Health care is rife with contentious debates involving providers, regulators and policy-makers. Among those, has been the wrangle over whether physician-owned specialty hospitals truly offer improved patient outcomes versus competing general hospitals, or whether they simply siphon off low-risk, well-insured patients.
Previous research on this question examined Medicare data and has found improved outcomes in specialty hospitals. This study aimed to look at the non-Medicare population by using all-payer State Inpatient Data to compare mortality in adult patients admitted with acute myocardial infarction (AMI) or undergoing coronary artery bypass graft (CABG) in specialty cardiac versus general hospitals. Data was used from Texas, California, Arizona and Wisconsin for various years between 2000-2005 due to the number of physician-owned hospitals in these states and the quality of information available. The 10 specialty hospitals included in the study admitted 5,271 AMI patients and 7,520 CABG patients. The 58 general hospitals with which the specialty hospitals competed, admitted 47,138 AMI patients and 34,945 CABG patients.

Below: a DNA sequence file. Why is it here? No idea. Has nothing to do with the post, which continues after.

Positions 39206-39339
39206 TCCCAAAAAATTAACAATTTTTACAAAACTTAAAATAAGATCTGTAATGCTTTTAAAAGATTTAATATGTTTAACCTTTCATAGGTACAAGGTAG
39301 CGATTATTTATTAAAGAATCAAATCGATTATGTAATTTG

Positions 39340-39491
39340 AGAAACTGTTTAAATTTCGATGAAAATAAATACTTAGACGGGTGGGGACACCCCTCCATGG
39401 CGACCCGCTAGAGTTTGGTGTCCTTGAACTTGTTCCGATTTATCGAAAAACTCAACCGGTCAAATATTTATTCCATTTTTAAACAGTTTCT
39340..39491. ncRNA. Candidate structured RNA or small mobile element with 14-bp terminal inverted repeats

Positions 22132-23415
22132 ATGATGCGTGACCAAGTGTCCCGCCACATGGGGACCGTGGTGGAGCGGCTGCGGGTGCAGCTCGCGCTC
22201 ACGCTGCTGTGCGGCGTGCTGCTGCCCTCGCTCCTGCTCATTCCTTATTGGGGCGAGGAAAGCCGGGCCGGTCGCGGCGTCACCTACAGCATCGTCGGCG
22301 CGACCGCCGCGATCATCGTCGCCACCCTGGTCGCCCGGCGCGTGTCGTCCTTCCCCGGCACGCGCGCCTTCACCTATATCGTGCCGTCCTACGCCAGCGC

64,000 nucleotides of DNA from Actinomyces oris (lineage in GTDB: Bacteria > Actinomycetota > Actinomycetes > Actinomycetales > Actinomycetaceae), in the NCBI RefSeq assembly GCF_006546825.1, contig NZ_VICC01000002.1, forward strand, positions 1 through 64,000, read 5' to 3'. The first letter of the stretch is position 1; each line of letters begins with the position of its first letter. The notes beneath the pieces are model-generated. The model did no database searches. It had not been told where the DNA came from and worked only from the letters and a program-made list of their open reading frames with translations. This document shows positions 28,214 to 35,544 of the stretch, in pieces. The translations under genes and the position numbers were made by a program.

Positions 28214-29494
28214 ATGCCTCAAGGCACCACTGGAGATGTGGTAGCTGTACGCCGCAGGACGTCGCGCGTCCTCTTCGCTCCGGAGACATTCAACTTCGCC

- Overall, patients with AMI were 33 percent less likely to die if they were treated in a specialty hospital than if they were treated in a general hospital. Patients undergoing CABG in a specialty hospital were 20 percent less likely to die.
- These advantages of specialty hospitals persisted when they were compared not only to general hospitals in their immediate area, but to general hospitals statewide. This is a small but important expansion of comparison.
- Whether patients were insured by Medicare or non-Medicare plans, those admitted to specialty hospitals for AMI or CABG were less likely to be women or black than patients with the same condition and with similar insurances, admitted to general hospitals.
- Specialty hospital AMI patients also had less of most, but not all, comorbid conditions, such as diabetes and renal failure.
- After adjusting for such patient characteristics and comorbidity, statistically significant differences in mortality remained for AMI and CABG; however, when the study also adjusted for patient volume in the hospitals, the differences were no longer statistically significant for CABG.
Despite some limitations in the data and the study, as well as the after-adjustment statistical insignificance of improved outcomes for CABG patients, the authors believe this work adds to the body of research that demonstrates specialty hospitals are able to deliver modest improvements in patient outcomes compared to general hospitals. The researchers think this advantage should be acknowledged and is important to patients, policy-makers and physicians.